10-09-2016, 11:25 PM
Got to some welding this weekend. The upper suspension mount was actually supposed to be bent to shape. I do not have access to a bender so I just split it into 3 pieces and welded it together. I got the hub tacked together and will finish welding it tomorrow. Wednesday I will pick up my tubing and start bending for the frame. I'm not exactly new to bending but close. If you have any heads up, let me know.




11-06-2016, 02:29 AM
Finally got to some bending. Bending involves a bit of swearing, had a 5 bend going and went the wrong way on the last. I have not got anything welded, so what I do have is for your imagination. Question for the experience benders, why does my offset bends come out short on degrees? I rotate the pipe from 0 to 15 degrees and I get 10???? Anyways, got a few pics. I will be bending more tomorrow, and cleaning my garage.




Pud Wallup
12-01-2016, 04:02 AM
Hi there. I'm building a megalodon too. I won't pretend to be an expert bender, but I was able to bend the tubes with the recommended 15 deg. angle. When I bent the bottom tubes, I started with the second bend (starting to count from the front...the second one that bends "up"). Next, with the tube on a flat worktable, I rotated the tube so that the bend angle was 15 deg, which I measured with an angle finder and double-checked that the height was 4 and 3/32'' at the centerline of the "front" of the tube when trimmed to length. With that bend set and locked in at 15 deg, I put the degree ring on the tube and set it to zero. You have to make sure that the table or floor you're working on is perfectly level. Then, I put the tube in my bender and made sure the rotation angle was zero. Again, this only works if the tube bender is also perfectly level (the bender and table have to both be on the same plane). With the table/floor perfectly level, the bender perfectly level, and the degree ring set to zero (locking in the second bend to the recommended 15 deg.) then the offsetting bends should be on the same plane. You can always heat it up with a torch and apply pressure to make small tweaks. It's taken me a while to get it figured out and some of my earlier bends needed tweaking. [smilie=ohmy.gif]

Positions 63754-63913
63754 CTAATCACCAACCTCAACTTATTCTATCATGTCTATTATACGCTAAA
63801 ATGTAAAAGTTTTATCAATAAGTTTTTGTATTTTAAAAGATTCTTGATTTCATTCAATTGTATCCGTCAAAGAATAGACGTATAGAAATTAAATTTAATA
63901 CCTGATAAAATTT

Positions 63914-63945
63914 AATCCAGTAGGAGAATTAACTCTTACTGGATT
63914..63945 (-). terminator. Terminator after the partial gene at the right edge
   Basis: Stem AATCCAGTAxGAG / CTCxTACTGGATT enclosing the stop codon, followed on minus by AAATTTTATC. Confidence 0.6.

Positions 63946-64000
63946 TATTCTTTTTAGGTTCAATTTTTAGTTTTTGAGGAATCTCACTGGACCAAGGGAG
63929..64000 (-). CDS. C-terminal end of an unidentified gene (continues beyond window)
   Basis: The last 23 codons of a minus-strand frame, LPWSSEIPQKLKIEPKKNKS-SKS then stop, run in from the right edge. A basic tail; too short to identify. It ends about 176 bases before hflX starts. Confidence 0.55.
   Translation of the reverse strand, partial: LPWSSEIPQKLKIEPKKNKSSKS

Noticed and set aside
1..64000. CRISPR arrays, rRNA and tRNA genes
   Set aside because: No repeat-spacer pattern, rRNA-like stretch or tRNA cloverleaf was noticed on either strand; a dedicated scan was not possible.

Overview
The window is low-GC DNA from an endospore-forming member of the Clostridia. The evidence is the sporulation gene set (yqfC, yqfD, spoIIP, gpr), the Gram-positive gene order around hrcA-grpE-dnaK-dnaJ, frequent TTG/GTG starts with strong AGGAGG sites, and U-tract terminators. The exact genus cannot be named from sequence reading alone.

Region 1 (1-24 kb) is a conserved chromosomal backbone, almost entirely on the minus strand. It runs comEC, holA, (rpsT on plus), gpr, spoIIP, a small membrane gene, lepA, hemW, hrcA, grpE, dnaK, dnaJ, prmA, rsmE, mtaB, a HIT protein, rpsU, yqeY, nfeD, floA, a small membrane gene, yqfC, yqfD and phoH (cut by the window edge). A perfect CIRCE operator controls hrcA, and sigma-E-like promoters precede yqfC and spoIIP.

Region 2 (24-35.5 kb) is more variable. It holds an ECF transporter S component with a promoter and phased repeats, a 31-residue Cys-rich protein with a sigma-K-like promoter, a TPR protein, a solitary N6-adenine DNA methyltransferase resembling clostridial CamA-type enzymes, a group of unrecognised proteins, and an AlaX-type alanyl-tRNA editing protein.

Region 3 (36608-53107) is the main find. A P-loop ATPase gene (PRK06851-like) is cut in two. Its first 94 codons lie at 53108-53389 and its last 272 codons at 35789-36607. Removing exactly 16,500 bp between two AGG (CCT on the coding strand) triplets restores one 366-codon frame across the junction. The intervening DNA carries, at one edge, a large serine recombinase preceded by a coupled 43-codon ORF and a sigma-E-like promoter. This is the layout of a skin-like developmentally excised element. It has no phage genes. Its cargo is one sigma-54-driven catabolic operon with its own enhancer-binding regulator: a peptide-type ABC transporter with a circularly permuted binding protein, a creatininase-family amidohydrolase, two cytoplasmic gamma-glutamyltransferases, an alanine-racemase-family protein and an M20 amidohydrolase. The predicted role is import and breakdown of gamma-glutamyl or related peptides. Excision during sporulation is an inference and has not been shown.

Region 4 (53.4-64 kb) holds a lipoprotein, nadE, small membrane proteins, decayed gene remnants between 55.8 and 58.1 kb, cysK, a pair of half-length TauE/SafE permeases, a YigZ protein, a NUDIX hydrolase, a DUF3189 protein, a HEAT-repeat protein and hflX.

Also, you're probably already doing this too, but calculate the springback on the tube too. I'm using 1.5'' .065 DOM tube, and the springback is 10%. I made several test bends to measure the springback. Luckily for me, 10% is a pretty easy number to calculate for overbending. You're using .083'' wall thickness, so the springback will be less.